In December 2015, the Joint Center for Political and Economic Research released a study about diversity on the staffs of the U.S. Senate.
People of color made up just 7.1 percent of all senior-level staff, while they accounted for more than 36 percent of the nation’s population.
One year later, not much has changed. In a letter sent to the six men and women who won Senate seats for the first time in November, the Joint Center and 51 other civil rights, economic and political inclusion organizations, trade groups and think tanks called on the senators-elect to do something about what they see as a huge problem of nearly all-white senior Senate staffing.
Diverse staffs matter because they help to bring a range of perspectives, experiences and concerns to the Senate’s work, said Spencer Overton, president of the Joint Center.
Of the 297 people working in the three senior level senate staff posts tracked by the Joint Center, just 21 — that’s 7 percent — are people of color. The three positions tracked by the Joint Center include chiefs of staff, legislative and communications directors. Right now, just one African American works as chief of staff for Sen. Tim Scott (R-S.C.), and another as communications director for Sen. James Lankford (R-Okla.).
While Scott’s and Lankford’s offices are exceptions, the problem extends to both sides of the aisle. Rafael Collazo, director of political campaigns for the National Council of La Raza, said that certain Senate practices make greater diversity difficult to achieve.
For instance, in most offices Senate internships are unpaid and are, therefore, more likely to go to young people from affluent families. The relationship between race, ethnicity and income remains such that most of the Senate’s interns come from white families with the ability to finance several months of unpaid life in Washington, Collazo said.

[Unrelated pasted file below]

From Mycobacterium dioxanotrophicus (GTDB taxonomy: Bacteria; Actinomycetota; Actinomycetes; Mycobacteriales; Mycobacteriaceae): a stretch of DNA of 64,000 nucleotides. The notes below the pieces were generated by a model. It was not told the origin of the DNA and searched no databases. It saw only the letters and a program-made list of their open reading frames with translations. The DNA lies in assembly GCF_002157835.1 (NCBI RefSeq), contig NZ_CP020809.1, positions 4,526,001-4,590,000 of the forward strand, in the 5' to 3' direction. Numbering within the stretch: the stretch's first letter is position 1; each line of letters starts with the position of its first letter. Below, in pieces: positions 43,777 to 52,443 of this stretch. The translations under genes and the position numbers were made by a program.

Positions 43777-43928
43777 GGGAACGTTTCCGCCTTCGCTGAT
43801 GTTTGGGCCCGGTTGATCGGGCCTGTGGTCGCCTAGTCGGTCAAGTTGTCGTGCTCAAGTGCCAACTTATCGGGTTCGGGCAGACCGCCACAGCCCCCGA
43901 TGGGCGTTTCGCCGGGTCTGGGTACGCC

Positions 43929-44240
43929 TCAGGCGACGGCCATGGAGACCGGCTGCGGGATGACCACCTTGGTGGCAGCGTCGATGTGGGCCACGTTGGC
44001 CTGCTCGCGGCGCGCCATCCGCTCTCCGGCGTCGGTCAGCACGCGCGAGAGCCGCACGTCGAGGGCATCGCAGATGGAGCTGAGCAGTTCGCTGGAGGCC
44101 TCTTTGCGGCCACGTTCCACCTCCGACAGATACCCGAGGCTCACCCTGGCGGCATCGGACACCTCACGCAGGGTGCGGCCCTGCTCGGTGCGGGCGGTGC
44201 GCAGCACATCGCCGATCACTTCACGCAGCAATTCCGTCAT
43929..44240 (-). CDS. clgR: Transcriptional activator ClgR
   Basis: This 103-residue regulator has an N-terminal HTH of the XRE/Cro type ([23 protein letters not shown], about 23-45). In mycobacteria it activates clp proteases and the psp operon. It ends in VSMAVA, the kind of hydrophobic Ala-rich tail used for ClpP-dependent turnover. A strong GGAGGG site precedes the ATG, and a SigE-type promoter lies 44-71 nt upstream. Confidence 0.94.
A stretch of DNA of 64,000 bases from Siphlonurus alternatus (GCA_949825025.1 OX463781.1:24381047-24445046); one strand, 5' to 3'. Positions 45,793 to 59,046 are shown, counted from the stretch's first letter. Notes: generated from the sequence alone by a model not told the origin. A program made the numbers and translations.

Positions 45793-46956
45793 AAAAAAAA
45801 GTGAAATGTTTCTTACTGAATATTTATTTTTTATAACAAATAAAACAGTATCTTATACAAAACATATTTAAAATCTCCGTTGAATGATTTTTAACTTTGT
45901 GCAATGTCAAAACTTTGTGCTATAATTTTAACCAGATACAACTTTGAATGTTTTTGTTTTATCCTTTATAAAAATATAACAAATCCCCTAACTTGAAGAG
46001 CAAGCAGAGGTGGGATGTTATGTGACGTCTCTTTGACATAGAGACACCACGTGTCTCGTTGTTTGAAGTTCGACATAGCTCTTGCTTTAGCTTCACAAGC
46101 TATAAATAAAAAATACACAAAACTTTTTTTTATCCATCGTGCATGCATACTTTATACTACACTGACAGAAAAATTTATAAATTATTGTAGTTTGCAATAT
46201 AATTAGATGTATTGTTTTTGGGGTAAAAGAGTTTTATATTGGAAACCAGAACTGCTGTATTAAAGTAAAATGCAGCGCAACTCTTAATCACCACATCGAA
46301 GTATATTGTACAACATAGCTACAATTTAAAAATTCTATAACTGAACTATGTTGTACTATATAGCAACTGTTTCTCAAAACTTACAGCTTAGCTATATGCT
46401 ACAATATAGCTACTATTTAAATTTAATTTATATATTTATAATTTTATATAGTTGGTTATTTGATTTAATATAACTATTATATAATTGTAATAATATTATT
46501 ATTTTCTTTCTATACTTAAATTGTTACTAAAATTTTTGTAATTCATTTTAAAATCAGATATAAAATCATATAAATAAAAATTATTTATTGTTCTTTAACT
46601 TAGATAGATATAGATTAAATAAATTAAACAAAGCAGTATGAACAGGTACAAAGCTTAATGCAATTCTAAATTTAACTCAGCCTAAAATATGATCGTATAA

From the Joint Center’s Nov. 18 letter:
“Congratulations to you all on your victories. . . . As each of you put together your staff, it is critical to do so with a recognition of the profound lack of racial diversity that currently exists among staff in the U.S. Senate, and to take an approach that embraces inclusiveness …
As a new Member of the U.S. Senate, you have a unique opportunity to dramatically increase diversity among top staff. Hiring just one African American top staffer, for example, would increase African American personal office top staff representation by 50 percent over 2015 levels. Many of you enjoy significant racial diversity in your states (chart below). Ensuring racial diversity among your top staffers in Washington, DC would enhance the deliberation, innovation, legitimacy, and outcomes of your office and of the Senate as a whole.”
When The Washington Post reached out to the six Senators-elect — Catherine Cortez Masto (D-Nevada), Tammy Duckworth (D-Ill.), Kamala Harris (D-Calif.), Maggie Hassan (D-N.H.), Chris Van Hollen (D-Md.) and Todd C. Young (R-Ind.) — representatives with Cortez Masto and Young’s offices did not respond to a request for comment by deadline.
The remaining four said that staff diversity is a priority. But they measure diversity beyond the three positions identified by the Joint Center.
On Friday, Senator-elect Duckworth’s office announced what it described as eight senior-staff hires, including five women and three people of color.
By Monday, Van Hollen’s office told the Washington Post that senior Senate office staff have not yet been hired. But, Van Hollen’s existing House staff is 60 percent female, 50 percent people of color, and 20 percent LGBT. All of these workers will be joining Van Hollen’s senate staff.
Also on Monday, Harris announced two hires her office described as senior members of the team including a white male chief of staff, Nathan Barankin, Harris’s deputy during her time as California’s attorney general, and a Latina state office director, Julie Chavez Rodriguez.
Barankin managed the California attorney general’s 5,000 employees, worked as a top litigator during Gov. Jerry Brown’s tenure as attorney general, served as the agency’s spokesman and a senior adviser to members of the California Senate’s leadership. Chavez, who is the granddaughter of legendary activist Cesar Chavez, has been a special adviser in the Obama White House where she worked on immigration, health care reform and veterans issues.
Hiring continues in all four offices.